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Frequently Asked Questions

Here is a list of our Frequently Asked Questions divided into 5 categories: General, Graduation, Graduate School, Transferring, and Our Psychology Department. A full list of these questions is also available in .pdf format. If you have a question that is not on the list, please email the psychology advisor.

  1. General
  2. Graduation
  3. Graduate School
  4. Transferring
  5. Our Psychology Department

20. I heard that we can transfer some classes to UNR from TMCC, WNCC, etc. How do I know what courses will transfer and which ones won't?

Many TMCC, WNCC, and other community college courses will transfer to UNR to fulfill university core, college, major, and minor requirements. Many others that do not fulfill specific requirements at UNR will transfer as general electives (which count toward the total number of credits you need to graduate). So what counts for what?

You may find this link helpful in determining whether the courses will easily transfer (http://www.cis.unr.edu/Transfer/TA.aspx). If you need to look up the course description of courses you have previously taken this site will be helpful as well (http://www.colegesource.org).

Also see: https://www.cis.unr.edu/TransferArticulation to review the University's major-to-major transfer agreement forms.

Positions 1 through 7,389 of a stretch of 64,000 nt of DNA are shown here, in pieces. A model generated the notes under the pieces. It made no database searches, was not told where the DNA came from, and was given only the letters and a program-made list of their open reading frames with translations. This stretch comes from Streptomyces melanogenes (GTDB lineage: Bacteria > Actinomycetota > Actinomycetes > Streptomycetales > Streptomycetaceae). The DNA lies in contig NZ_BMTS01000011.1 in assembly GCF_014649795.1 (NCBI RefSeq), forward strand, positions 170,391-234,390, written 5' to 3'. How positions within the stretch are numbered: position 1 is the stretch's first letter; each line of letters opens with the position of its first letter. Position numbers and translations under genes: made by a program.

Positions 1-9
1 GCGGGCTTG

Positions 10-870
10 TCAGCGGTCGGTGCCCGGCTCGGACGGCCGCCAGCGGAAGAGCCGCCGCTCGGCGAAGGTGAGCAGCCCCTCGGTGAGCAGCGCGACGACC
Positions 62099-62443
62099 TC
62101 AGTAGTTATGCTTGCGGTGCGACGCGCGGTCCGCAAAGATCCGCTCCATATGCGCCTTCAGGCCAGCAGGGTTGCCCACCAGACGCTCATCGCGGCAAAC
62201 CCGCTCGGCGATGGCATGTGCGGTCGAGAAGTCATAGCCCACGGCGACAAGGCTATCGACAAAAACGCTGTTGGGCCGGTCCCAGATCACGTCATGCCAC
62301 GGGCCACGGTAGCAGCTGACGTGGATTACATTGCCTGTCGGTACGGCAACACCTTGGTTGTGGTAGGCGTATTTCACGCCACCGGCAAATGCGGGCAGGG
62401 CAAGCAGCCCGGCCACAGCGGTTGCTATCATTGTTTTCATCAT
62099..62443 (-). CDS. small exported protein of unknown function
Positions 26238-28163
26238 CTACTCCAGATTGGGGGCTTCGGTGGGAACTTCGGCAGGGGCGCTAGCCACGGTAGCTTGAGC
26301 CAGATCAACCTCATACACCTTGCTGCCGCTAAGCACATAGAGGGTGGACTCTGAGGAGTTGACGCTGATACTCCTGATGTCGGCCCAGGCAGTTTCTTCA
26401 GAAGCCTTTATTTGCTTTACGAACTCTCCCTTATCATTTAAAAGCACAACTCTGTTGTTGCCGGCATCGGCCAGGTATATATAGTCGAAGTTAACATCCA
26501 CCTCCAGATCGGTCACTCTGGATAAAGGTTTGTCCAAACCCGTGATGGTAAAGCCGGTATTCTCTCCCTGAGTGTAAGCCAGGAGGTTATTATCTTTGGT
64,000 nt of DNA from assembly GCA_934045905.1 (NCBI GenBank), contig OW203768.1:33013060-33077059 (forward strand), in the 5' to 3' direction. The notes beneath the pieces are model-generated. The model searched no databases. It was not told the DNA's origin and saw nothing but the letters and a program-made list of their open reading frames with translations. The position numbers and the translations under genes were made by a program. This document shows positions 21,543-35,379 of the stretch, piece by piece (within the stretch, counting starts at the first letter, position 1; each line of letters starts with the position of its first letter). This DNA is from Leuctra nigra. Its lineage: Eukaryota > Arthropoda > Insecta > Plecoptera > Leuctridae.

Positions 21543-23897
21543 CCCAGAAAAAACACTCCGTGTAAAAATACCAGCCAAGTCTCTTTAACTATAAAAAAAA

Another resource is the Transfer Center at UNR (775) 784-4700x3, Student Services Building.

Finally, for further information about what will fulfill Psychology major requirements, contact an academic advisor either by making an appointment 775-784-6828 or by e-mail.

21. I have transferred schools twice now, and I'm thinking of transferring again. I'm worried that graduate schools are going to look at me as unstable and question if I would even stay in the program. What do you think?

You're right to be a little concerned about too many transfers. However, what's important is WHY you transferred. If you were getting bad grades and couldn't take it, didn't get along with the professors, etc., these might not be the best reasons. However, reasons of scholarships, family issues, seeking a better program, etc., are okay, and probably not something to worry too much about. It might also help to put these things in perspective. If you do well in the important things (e.g., GPA, research experience) then the fact that you moved a couple of times will not be an important issue to graduate school admissions committees. Also, when you apply to graduate school you will have to write a "letter of intent" a.k.a. "statement of purpose", which describes why you are applying to graduate school, why this particular school, your research and applied interests, and your career goals. Within this letter, you can and should explain things like why you chose to transfer a couple of times--especially if it had to do with getting into a better program, etc.


University of Nevada, Reno - Department of Psychology/296
1664 N. Virginia Street Reno, Nevada 89557